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Season in Layers

Take the richness of herbs and spices to new depths by adding them to a recipe gradually.

The cookbook is now available for purchase! To find out more about it as well as take advantage of special website pricing ($8 off--use discount code U9KGY74Z) visit the Spiced Right e-store at CreateSpace. We got a glowing review! Check it out at the Chef Talk website.


Season in Layers

by Sandra Bowens

We all know that herbs and spices are what make a dish interesting or different. Lemon chicken or tarragon chicken are still just chicken without the additional flavors. But you can add further depth to a dish by seasoning in stages, or layering, throughout the cooking process.

Layering works especially well in longer cooking stovetop recipes like soups or braised meats. Let's use a pot of chili as an example. Start by browning the meat. Drain it and then add chopped onion and bell pepper. After cooking and stirring for a few minutes, add the first layer of spices.

Use about one third of the amount of seasonings you think will use for the whole recipe. Sprinkle it over the meat and veggies and mix it in well. This meeting with the heat of the skillet heightens the initial flavor as well as deep-seasoning the base ingredients. The second spice layer will go in with the liquids.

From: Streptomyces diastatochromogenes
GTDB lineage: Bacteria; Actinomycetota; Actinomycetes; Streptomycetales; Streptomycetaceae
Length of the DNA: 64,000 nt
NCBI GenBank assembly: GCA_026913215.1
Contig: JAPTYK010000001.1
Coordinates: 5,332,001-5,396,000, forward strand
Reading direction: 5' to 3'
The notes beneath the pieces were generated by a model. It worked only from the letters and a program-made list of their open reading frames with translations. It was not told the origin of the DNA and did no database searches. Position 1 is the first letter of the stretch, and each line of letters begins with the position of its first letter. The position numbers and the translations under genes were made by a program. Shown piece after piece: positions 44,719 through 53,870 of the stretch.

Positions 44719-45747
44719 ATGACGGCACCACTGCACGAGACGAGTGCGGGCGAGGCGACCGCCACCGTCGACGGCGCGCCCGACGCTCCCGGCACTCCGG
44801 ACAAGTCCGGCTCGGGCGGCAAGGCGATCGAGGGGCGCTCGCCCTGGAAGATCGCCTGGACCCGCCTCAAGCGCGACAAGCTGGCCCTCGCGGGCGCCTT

In the case of the chili, add another third of the spices with the tomato sauce and beans. Simmer as long as desired and then add the last layer of seasoning about 15 minutes before the cooking is through. This final layer brings a certain brightness to the dish.

Saute first

You may see recipes that call for cooking the spices in oil or a dry skillet as a first step. Common in Indian cookery, this is done to take away the "raw" taste and make them more digestible.


Toasting seeds or spices in a dry skillet will create a much deeper flavor. Try using these toasted seasonings as a garnish to top a dish that has been prepared with the same untoasted spice.

Another trick is to heat oil and a spice or combination of several in a skillet over low heat. This creates a seasoned oil that may be used as the base for a dish or as a garnish. Try cooking garlic and crushed red pepper in plenty of olive oil as a simple sauce for spaghetti.

Use fresh and dried combos

You can really punch up flavors by using a combination of the same herb in fresh and dried forms. When you use an herb in a dish where it will cook for more than a few minutes, a dried herb may be preferable.

Consider fennel seeds in your meatballs and then sprinkle some snipped fennel leaves (from a bulb of fresh fennel) over the top of the final dish. Or rub a roast with dried marjoram and finish with a handful of fresh leaves over the top after you've cooked it.

Try it, you'll like it

Experiment with this trick of layering the next time you whip up a pot of something on the stove. You will taste the difference.



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Other articles you might enjoy:

1. What Goes with What? Q&A Page

2. Handy Herbal Glossary

3. Nifty Herb and Spice Gadgets

4. Compound Butters Rescue Plain Foods

5. Guidelines for Seasoning with Herbs and Spices


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